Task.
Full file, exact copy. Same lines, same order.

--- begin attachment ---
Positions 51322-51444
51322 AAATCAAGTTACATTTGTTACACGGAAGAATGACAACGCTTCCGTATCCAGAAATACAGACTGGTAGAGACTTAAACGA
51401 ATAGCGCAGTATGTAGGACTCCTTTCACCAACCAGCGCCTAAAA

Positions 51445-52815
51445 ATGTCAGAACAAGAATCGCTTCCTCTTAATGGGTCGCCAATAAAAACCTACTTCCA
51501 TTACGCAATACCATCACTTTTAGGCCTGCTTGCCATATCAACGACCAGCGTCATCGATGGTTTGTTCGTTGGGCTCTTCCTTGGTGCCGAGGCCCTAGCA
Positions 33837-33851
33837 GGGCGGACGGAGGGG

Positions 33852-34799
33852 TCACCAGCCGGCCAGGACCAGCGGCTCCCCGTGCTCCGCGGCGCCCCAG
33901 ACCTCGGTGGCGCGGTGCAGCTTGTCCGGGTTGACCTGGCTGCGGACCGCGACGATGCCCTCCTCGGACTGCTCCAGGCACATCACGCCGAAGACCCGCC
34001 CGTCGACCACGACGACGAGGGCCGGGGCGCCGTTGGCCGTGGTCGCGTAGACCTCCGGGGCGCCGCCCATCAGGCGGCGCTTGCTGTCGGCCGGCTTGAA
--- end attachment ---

Positions 51322-51444
51322 AAATCAAGTTACATTTGTTACACGGAAGAATGACAACGCTTCCGTATCCAGAAATACAGACTGGTAGAGACTTAAACGA
51401 ATAGCGCAGTATGTAGGACTCCTTTCACCAACCAGCGCCTAAAA

Positions 51445-52815
51445 ATGTCAGAACAAGAATCGCTTCCTCTTAATGGGTCGCCAATAAAAACCTACTTCCA
51501 TTACGCAATACCATCACTTTTAGGCCTGCTTGCCATATCAACGACCAGCGTCATCGATGGTTTGTTCGTTGGGCTCTTCCTTGGTGCCGAGGCCCTAGCA
Positions 33837-33851
33837 GGGCGGACGGAGGGG

Positions 33852-34799
33852 TCACCAGCCGGCCAGGACCAGCGGCTCCCCGTGCTCCGCGGCGCCCCAG
33901 ACCTCGGTGGCGCGGTGCAGCTTGTCCGGGTTGACCTGGCTGCGGACCGCGACGATGCCCTCCTCGGACTGCTCCAGGCACATCACGCCGAAGACCCGCC
34001 CGTCGACCACGACGACGAGGGCCGGGGCGCCGTTGGCCGTGGTCGCGTAGACCTCCGGGGCGCCGCCCATCAGGCGGCGCTTGCTGTCGGCCGGCTTGAA